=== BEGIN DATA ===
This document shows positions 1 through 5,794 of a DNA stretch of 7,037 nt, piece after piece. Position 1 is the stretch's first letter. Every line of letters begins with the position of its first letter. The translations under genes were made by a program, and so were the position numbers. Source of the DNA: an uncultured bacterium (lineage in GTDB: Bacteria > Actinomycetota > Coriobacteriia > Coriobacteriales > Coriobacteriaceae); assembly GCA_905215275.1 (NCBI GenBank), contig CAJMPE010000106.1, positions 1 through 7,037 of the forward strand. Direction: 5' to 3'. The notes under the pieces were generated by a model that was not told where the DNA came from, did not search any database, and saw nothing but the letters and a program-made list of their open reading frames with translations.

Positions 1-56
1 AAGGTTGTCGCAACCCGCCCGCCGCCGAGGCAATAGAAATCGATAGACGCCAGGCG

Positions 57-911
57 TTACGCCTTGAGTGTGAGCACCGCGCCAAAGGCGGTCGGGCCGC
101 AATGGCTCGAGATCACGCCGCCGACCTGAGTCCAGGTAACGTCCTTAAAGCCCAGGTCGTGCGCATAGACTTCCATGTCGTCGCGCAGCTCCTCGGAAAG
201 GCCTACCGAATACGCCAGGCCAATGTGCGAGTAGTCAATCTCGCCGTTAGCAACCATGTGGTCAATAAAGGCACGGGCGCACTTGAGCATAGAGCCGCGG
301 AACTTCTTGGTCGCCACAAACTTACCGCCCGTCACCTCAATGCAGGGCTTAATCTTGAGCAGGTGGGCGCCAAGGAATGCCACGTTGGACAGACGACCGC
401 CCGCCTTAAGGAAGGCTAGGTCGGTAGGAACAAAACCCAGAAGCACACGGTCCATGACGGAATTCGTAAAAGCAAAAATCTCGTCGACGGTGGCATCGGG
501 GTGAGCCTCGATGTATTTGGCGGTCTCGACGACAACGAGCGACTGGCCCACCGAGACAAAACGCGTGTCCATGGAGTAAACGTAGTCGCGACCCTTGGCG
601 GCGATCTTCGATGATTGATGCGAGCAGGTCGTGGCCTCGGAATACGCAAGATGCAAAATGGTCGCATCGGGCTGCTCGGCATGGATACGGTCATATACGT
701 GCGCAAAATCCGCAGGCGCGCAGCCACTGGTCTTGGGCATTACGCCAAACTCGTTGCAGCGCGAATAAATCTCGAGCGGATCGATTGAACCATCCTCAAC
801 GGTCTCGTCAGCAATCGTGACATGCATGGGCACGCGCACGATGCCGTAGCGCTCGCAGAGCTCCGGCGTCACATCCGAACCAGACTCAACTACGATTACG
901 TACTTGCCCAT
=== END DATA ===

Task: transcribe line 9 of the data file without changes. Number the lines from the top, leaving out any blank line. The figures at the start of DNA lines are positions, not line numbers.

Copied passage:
401 CCGCCTTAAGGAAGGCTAGGTCGGTAGGAACAAAACCCAGAAGCACACGGTCCATGACGGAATTCGTAAAAGCAAAAATCTCGTCGACGGTGGCATCGGG